Saturday, September 6, 2014

The Martian, or Tony Stark Goes to Mars

I don't have a brain wired for scientific reasoning, but I'm endlessly fascinated by people who understand science and can explain it to me in a way that makes me almost think I can understand it, too. I put them in the same category as those individuals who roughhouse with wild hyenas.

Science, like hyenas, can never be tamed.

The six crewmates of Ares 3 are caught in a serious windstorm (sustained gusts of about 110 mph) on Sol 6 of their scientific mission to Mars. They’re forced to scrub the whole mission and flee the planet as the wind makes serious moves toward tipping the MAV (i.e., the Mars ascent vehicle, their only ticket off that godforsaken rock). As they’re shuffling their blind way toward the MAV, through the whipping wind and dust, Mark Watney (specialties: mechanical engineering and botany) is impaled by a wind-borne antenna and swept far away from the group. Presumed dead by his crew (and reasonably so), he's ultimately abandoned on Mars. The ensuing story is something like Castaway without the coconuts.
If the oxygenator breaks down, I’ll suffocate. If the water reclaimer breaks down, I’ll die of thirst. If the Hab breaches, I’ll just kind of explode. If none of those things happen, I’ll eventually run out of food and starve to death.
So yeah. I’m f*****.
As Mark applies his wits and expertise toward the end goal of not becoming dead, he walks us through his adventures and misadventures via logs. He explains his methods in what should be an irritating amount of detail but is not, because tell me more about how you separated pure hydrogen from rocket fuel and then used it to make water and also how you took that whoozit and connected it to this whatsit to create an even handier doodad.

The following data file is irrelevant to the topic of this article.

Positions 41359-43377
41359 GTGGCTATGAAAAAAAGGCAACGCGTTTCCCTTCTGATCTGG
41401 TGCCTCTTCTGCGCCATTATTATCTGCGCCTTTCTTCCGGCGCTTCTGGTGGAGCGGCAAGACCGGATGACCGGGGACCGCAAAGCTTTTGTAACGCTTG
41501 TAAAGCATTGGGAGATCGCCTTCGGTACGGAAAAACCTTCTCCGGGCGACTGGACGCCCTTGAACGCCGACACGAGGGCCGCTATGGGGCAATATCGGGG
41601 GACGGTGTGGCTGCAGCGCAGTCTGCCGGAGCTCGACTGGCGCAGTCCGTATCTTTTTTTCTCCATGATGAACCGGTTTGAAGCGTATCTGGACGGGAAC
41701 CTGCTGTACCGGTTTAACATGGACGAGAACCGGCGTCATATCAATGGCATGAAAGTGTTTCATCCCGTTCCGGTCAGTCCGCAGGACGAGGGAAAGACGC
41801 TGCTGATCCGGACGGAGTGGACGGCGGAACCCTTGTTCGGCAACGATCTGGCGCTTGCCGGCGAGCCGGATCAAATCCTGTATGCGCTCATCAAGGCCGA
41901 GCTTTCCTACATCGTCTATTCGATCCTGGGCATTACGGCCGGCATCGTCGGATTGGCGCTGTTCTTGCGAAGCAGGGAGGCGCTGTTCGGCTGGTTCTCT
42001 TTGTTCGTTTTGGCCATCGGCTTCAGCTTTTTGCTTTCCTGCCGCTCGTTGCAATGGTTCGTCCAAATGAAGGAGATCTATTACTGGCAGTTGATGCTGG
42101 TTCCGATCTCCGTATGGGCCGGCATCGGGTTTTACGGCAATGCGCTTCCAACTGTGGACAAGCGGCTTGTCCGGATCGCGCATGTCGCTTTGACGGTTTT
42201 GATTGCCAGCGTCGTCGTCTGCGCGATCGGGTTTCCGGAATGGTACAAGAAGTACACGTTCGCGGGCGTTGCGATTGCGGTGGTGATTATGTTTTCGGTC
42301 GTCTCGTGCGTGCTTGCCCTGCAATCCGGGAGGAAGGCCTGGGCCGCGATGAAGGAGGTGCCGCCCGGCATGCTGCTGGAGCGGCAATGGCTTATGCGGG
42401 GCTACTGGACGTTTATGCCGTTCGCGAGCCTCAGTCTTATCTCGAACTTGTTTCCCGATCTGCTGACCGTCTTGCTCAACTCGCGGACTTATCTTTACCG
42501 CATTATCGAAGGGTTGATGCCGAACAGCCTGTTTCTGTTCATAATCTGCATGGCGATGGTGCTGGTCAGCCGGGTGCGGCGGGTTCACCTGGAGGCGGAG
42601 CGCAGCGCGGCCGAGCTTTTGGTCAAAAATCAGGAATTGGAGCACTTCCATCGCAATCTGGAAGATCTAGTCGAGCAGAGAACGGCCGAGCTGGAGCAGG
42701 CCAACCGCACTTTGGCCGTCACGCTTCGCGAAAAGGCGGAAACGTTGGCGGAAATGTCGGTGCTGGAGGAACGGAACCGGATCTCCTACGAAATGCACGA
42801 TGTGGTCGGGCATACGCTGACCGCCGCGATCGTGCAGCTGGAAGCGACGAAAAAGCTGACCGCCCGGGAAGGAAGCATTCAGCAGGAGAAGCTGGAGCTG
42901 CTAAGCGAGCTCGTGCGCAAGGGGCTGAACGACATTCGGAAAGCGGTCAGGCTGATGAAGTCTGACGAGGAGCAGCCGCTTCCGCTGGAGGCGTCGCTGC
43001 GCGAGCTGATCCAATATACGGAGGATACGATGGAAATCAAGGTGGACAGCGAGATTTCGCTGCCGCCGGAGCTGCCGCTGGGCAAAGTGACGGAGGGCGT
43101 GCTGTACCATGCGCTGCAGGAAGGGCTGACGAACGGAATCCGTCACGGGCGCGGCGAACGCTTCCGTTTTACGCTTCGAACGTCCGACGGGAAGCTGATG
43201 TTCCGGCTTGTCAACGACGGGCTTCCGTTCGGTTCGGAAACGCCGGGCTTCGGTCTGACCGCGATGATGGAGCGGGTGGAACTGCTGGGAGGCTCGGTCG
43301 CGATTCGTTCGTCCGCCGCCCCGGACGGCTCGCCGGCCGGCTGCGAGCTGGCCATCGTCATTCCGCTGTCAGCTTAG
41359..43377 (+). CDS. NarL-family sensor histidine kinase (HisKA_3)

This is a literal fight for survival from beginning to end, and it's an incredibly tense read. It would be much less enjoyable without the levity that Andy Weil (through Mark) brings to every page (let's hope Ridley Scott doesn't run the movie adaptation through his Ultra-Serious Doom Machininator™ and squeeze all the humor out). It's a rare variety of person who can keep the jokes coming while alone on a barren planet that is actively trying to pop him like a blood-filled balloon—which kind of reminds me of this other guy I know.
“I admit it’s fatally dangerous,” Watney said.
“But consider this: I’d get to fly around like Iron Man.”

One more thing: That crew of six people? TWO of them are women. That is one more than the absolute bare minimum, which means this book about a to-this-day overwhelmingly male-dominated profession that centers on a white man stuck on Mars alone passes the Bechdel test with flying colors. All arguments against including real women in sci-fi are invalid for all time.